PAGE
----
Secrecy surrounding the list of participating tribes, however, has highlighted a likely lack of consensus at this stage—a source on the ground, who spoke on the condition of anonymity, told EgyptSource, that the meeting was allegedly not as big as the media made it out to be. However, one possible responsible reason for the confidentiality was to avoid intertribal rivalries by not shaming tribes that do not commit volunteers. Although tribes in North Sinai have largely become dysfunctional, no longer conforming to the traditional paradigm of a respected tribal leadership exercising full control over members; tribal identity, and most importantly rivalries remain strong. The current tribal “boundaries” were forged by 19th century wars, and these lines now largely serve to delineate turf for, largely illicit, economic activity. Although Tarabin turf extends to some areas where ABM is present, other tribes’ turf, such as al-Sawarka’s is where most ABM activity occurs. There have already been rumblings of tension—mostly playing out online—of Tarabin taunting Sawraka for not moving against ABM, and the Sawarka concerned that an ancient rival may encroach on their land or economic activity under the pretext of fighting jihadists.

Plans for tribal action against ABM have drawn criticism from both pro- and anti-government forces, who warn of possible pitfalls in mobilizing tribes in the war against jihadists. Anti-government critics, mainly Islamists, overemphasize the likelihood of intertribal conflict as a consequence. Tensions may be likely, but an all-out conflict is far-fetched. These tribes are already armed to the teeth without being supplied by the military, and yet have not waged full-scale war to settle disputes in roughly the past century. These critics also fail to justify their logic that the tribes should remain “neutral” and not be “dragged into this,” when it is well known that many of these militants hail from local tribes and hide in their lands, either with or without their consent. Furthermore, the jihadist militancy intersects with the illegal smuggling activities, of weapons for example, that benefit some members of these tribes, including the Tarabin. On the other end, pro-state nationalists do not wish to accept a role for tribes in their modern Egypt and warn that using them would establish a precedent for creating militias and degrade the state’s monopoly on violence. In an ideal world, they may have a point but their view is divorced from the reality on the ground where the state is weak and the tribes are armed to the teeth with heavy machine guns. Others point to the now failed experiences of similar attempts, particularly the Iraqi awakenings, but there is no room for comparison considering the presence of the US as an occupying force.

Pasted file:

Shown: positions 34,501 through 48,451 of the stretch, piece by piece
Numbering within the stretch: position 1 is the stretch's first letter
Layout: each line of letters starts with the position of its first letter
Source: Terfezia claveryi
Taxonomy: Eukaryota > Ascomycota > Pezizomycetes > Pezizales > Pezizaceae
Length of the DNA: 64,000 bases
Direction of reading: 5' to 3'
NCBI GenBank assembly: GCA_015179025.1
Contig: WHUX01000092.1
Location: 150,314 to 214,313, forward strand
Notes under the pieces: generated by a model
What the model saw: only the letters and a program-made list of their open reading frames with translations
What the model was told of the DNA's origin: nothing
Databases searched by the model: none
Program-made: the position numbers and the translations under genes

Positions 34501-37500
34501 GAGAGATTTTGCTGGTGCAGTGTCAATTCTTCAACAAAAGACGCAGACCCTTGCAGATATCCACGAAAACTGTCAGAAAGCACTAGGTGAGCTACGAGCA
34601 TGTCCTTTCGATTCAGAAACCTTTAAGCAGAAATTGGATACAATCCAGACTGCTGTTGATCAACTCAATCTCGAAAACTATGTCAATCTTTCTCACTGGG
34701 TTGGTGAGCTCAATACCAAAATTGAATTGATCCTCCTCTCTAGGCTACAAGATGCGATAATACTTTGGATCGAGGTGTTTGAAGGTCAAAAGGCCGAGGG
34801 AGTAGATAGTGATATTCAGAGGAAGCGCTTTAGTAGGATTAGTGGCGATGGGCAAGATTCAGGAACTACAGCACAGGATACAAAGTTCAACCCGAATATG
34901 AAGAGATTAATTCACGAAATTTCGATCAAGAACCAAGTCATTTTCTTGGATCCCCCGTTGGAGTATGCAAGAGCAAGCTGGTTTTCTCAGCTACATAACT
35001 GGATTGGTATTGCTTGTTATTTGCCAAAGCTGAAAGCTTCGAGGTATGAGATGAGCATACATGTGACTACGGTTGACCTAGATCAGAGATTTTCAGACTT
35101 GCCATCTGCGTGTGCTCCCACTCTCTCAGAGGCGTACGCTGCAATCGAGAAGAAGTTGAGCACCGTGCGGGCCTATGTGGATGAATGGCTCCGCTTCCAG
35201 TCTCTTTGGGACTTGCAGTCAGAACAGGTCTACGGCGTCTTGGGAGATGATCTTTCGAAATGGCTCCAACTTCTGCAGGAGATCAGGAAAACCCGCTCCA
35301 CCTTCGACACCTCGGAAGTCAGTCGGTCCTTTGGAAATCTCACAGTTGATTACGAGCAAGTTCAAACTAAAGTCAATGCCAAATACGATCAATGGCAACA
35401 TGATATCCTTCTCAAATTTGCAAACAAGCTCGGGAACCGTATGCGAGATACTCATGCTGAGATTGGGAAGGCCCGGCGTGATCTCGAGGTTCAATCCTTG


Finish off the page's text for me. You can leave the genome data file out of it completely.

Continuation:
The release of some seventy Sinai locals this week seems to be a good-faith sign from the military to curry favor with these tribes. But more is needed to be done. No one disputes that the region is fundamentally in need of development and access to better services to win the support of the locals, but if the security situation does not improve, implementation becomes more difficult.

The military has thus far refrained from officially commenting on the calls for anti-ABM mobilization by tribal figures. In his monthly speech, Sisi seemed to give a nod to cooperation with locals to “restore security and stability in the Sinai” but did not specify if this extended to their proposals for armed action. If the state fails to respond to these calls, those persons could either be killed at the hands of militants, or will settle their disputes with ABM. Another more likely scenario is that without strong military backing and greater tribal consensus it may be that the Tarabin were the ones who overreached and handed ABM the perfect pretext to take over their mountainous territory. All these outcomes would be disastrous for the fight against the jihadists. A long-term security solution would build on the initiative offered by the tribal federation and recruit a volunteer unit of Bedouin trackers to be integrated in the army for reconnaissance purposes and border security. These local units offer the best security for the Sinai’s forbidding desert in a way that the Egyptian military cannot achieve with even the most sophisticated equipment.

Mokhtar Awad is a research associate at the Center for American Progress.

Mostafa Abdou is an Egyptian journalist specializing in Islamist and jihadist groups.

Image: Photo: Mosa'ab Elshamy